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4.11.1 Module semantics

Module is an object that maps symbols onto bindings, and affects the resolution of global variable reference.

Unlike CommonLisp's packages, which map names to symbols, in Gauche symbols are always eq? if two have the same name. However, Gauche's symbol doesn't have a 'value' slot in it. Given symbol, a module finds its binding that keeps a value. Different modules can associate different bindings to the same symbol, that yield different values.

;; Makes two modules A and B, and defines a global variable 'x' in them
(define-module A (define x 3))
(define-module B (define x 4))

;;  #<symbol 'x'> ---[module A]--> #<binding that has 3>
(with-module A x) => 3

;;  #<symbol 'x'> ---[module B]--> #<binding that has 4>
(with-module B x) => 4

A module can export a part or all of its bindings for other module to use. A module can import other modules, and their exported bindings become visible to the module. A module can import any number of modules.

(define-module A
  (export pi)
  (define pi 3.1416))

(define-module B
  (export e)
  (define e 2.71828))

(define-module C
  (import A B))

(select-module C)
(* pi e) => 8.539748448

A module can also be inherited, that is, you can extend the existing module by inheriting it and adding new bindings and exports. From the new module, all ancestor's bindings (including non-exported bindings) are visible. (A new module inherits the gauche module by default, which is why the built-in procedures and syntax of gauche are available in the new module). From outside, the new module looks like having all exported bindings of the original module plus the newly defined and exported bindings.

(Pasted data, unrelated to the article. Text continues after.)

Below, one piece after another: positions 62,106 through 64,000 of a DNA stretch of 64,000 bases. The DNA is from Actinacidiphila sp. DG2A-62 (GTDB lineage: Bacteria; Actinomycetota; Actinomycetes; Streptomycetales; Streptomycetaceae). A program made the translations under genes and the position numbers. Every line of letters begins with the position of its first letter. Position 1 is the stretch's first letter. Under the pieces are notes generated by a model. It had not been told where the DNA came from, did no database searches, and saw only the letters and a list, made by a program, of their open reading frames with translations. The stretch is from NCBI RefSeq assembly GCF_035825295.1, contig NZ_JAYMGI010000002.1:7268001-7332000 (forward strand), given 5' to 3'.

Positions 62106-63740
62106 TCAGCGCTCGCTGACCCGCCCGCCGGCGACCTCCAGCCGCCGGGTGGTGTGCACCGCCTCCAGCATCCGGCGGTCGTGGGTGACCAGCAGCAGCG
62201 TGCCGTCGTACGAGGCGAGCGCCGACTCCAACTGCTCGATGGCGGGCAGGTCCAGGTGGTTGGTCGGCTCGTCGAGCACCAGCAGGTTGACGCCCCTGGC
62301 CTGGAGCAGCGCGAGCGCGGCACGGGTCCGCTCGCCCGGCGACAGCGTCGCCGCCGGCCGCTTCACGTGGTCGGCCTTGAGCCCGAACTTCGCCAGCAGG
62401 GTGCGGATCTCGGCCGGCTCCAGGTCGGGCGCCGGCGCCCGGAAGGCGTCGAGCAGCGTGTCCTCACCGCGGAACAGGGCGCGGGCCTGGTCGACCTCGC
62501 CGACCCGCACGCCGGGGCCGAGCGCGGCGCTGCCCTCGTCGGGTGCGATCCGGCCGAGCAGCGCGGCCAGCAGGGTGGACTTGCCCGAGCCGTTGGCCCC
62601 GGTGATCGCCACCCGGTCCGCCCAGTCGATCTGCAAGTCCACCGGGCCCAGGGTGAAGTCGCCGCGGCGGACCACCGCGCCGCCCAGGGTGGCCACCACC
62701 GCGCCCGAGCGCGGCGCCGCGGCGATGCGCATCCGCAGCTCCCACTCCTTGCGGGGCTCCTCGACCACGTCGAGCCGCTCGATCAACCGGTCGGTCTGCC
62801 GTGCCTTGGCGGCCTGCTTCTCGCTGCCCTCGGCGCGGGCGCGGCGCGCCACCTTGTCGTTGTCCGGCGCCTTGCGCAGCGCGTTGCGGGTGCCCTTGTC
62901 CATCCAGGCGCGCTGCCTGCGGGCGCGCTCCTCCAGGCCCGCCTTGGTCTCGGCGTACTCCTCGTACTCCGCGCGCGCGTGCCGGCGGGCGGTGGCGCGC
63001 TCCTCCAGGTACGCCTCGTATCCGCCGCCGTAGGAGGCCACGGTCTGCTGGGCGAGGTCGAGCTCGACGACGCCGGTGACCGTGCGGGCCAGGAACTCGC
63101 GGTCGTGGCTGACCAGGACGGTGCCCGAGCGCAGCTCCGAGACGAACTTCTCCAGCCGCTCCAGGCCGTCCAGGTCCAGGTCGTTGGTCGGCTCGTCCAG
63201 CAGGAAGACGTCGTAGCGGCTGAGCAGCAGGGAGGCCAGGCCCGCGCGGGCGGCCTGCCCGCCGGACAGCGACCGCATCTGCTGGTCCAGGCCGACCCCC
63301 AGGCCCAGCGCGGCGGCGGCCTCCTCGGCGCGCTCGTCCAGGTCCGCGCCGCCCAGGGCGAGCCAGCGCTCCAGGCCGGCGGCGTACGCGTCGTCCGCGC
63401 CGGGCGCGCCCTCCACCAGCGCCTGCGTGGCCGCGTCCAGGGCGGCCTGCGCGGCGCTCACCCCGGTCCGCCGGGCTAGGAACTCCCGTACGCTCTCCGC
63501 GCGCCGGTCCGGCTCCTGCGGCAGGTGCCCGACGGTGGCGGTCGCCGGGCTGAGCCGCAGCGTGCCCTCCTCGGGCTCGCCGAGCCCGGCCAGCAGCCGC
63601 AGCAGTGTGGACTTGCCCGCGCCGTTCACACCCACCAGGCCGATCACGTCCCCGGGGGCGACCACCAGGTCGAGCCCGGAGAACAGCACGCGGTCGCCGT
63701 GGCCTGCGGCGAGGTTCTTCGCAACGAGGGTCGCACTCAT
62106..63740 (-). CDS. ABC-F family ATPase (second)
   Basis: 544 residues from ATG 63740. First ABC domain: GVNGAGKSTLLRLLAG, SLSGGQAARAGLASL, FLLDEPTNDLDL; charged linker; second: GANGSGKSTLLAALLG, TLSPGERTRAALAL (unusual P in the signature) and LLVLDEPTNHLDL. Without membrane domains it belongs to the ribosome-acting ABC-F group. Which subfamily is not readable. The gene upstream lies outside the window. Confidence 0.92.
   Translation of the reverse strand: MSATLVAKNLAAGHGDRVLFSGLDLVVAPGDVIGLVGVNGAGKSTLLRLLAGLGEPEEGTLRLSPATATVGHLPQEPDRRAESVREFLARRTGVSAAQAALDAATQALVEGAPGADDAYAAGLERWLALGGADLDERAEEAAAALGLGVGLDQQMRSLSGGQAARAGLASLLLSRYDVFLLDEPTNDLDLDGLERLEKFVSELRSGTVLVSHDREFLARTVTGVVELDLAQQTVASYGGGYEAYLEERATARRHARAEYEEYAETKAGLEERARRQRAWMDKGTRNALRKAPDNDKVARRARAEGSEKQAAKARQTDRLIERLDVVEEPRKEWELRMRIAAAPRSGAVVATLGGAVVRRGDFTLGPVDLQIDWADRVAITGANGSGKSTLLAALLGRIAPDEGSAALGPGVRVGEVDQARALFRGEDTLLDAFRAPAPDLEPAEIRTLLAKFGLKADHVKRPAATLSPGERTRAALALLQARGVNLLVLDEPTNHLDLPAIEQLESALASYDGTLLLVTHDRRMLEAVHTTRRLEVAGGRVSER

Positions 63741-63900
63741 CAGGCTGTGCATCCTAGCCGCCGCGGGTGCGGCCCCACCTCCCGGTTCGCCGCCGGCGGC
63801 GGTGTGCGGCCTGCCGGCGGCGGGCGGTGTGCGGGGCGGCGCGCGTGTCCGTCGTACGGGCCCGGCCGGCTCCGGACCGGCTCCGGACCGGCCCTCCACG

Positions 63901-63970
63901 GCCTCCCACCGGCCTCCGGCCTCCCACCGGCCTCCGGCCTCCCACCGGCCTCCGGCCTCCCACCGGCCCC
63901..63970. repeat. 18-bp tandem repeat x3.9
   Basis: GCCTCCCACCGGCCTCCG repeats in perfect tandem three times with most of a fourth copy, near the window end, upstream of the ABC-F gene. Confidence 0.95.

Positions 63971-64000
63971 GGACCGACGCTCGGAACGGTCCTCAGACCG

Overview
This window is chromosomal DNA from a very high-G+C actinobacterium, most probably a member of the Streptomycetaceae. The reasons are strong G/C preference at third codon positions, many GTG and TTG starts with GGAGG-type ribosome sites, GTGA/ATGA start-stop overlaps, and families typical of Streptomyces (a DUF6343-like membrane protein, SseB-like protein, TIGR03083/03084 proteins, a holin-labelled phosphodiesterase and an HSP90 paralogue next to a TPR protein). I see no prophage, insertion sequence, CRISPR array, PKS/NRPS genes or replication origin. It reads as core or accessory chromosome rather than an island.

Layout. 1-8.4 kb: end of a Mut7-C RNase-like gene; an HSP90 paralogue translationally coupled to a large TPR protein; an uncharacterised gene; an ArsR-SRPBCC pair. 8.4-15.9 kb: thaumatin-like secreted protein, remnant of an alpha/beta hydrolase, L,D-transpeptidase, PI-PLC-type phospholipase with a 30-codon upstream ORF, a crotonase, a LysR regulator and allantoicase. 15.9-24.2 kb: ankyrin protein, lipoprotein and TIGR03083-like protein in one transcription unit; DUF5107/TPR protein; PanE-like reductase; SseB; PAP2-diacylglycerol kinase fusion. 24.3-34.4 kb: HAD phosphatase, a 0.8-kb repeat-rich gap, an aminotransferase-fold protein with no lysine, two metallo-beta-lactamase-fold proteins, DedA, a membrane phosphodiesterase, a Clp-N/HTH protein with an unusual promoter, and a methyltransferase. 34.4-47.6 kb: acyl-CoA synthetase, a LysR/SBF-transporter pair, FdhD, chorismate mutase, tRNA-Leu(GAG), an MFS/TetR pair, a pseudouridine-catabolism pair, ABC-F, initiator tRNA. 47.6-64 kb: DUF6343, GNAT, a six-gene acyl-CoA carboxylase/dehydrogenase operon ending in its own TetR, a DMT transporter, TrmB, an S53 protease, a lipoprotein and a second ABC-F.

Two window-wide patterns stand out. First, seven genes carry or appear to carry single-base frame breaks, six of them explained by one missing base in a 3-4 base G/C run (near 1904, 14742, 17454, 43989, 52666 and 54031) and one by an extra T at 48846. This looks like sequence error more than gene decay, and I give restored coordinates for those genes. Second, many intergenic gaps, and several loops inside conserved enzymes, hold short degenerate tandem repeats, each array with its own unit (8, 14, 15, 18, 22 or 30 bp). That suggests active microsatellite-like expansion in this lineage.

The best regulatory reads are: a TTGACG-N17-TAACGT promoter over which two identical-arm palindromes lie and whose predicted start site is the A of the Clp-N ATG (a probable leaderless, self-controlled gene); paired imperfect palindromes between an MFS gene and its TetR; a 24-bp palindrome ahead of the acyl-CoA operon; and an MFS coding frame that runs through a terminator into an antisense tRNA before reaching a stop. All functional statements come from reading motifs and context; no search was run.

;; Module A defines and exports deg->rad.
;; A binding of pi is not exported.
(define-module A
  (export deg->rad)
  (define pi 3.1416)   ;; not exported
  (define (deg->rad deg) (* deg (/ pi 180))))

;; Module Aprime defines and exports rad->deg.
;; The binding of pi is visible from inside Aprime.
(define-module Aprime
  (extend A)
  (export rad->deg)
  (define (rad->deg rad) (* rad (/ 180 pi))))

;; Module C imports Aprime.
(define-module C
  (import Aprime)
  ;; Here, both deg->rad and rad->deg are visible,
  ;; but pi is not visible.

At any moment of the compilation, there is one "current module" available, and the global variable reference is looked for from the module. If there is a visible binding of the variable, the variable reference is compiled to the access of the binding. If the compiler can't find a visible binding, it marks the variable reference with the current module, and delays the resolution of binding at the time the variable is actually used. That is, when the variable is referenced at run time, the binding is again looked for from the marked module (not the current module at the run time) and if found, the variable reference code is replaced for the the code to access the binding. If the variable reference is not found even at run time, an 'undefined variable' error is signalled.

Once the appropriate binding is found for the global variable, the access to the binding is hard-wired in the compiled code and the global variable resolution will never take place again.

The definition special form such as define and define-syntax inserts the binding to the current module. Thus it may shadow the binding of imported or inherited modules.

The resolution of binding of a global variable happens like this. First, the current module is searched. Then, each imported module is taken in the order of import, and searched, including each module's ancestors. Note that import is not transitive; imported module list is not chased recursively. Finally, ancestors of the current module are searched in order.

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This document was generated by Ken Dickey on November, 28 2002 using texi2html